The Slovenia Times

Political Leaders to Seek Common Ground on Reform Once Again


The meeting will "review the remaining outstanding issues and the key dilemmas", said the office of Prime Minister Janez Janša, who called the meeting.

The agenda will revolve around the work of three bipartisan working groups that over the past month scrutinised the government's plans to amend the Constitution with a fiscal rule, sort out the banking system, and set up a sovereign holding as a custodian of state capital assets.

Judging by statements from the parties, the only working group that has come close to finding common ground is the task force on the sovereign holding, which will continue to hold meetings.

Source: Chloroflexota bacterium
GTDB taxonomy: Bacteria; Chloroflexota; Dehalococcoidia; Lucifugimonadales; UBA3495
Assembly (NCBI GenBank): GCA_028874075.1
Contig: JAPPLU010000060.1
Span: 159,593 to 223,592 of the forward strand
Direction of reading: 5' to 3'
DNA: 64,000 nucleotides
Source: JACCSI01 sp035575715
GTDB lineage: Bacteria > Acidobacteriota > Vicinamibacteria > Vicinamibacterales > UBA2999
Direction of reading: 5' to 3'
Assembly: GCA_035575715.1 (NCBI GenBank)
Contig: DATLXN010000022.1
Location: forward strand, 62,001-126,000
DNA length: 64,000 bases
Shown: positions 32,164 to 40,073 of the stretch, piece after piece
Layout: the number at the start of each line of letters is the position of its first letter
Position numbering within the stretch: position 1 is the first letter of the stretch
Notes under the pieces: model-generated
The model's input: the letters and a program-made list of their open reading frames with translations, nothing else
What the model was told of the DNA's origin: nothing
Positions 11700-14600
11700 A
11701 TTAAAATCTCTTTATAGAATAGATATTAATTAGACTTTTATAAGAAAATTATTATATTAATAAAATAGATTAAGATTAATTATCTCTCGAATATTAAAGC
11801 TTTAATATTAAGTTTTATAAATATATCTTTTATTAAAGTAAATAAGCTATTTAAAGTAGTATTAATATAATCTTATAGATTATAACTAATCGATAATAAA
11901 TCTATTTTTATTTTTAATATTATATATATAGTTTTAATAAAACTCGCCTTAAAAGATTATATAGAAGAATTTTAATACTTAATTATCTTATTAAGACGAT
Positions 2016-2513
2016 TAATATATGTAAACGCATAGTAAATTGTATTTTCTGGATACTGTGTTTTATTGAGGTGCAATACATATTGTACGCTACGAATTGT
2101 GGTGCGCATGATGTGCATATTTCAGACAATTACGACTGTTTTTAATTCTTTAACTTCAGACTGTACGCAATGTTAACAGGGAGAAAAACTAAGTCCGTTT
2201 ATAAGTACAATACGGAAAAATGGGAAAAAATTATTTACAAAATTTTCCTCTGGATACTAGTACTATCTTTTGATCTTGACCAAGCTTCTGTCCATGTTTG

Meanwhile, the group on the fiscal rule remained deadlocked as the opposition refuses to come on board for the change of Constitution, depriving the coalition of the requisite two-thirds majority in parliament.

The opposition wants the fiscal rule implemented with a regular law, but the government claims that would not be binding enough.

There seems to be some headway on the banks. But while the opposition has not rejected outright the government's plan to set up a bad bank, it suggested its support would hinge on the modalities, in particular the cost to taxpayers, which are still unclear.

Janša himself has deflated expectations about the meeting in an interview for Monday's edition of Reporter, suggesting that the chances of agreement were "slim". He also threatened to tie the motions to a confidence vote.


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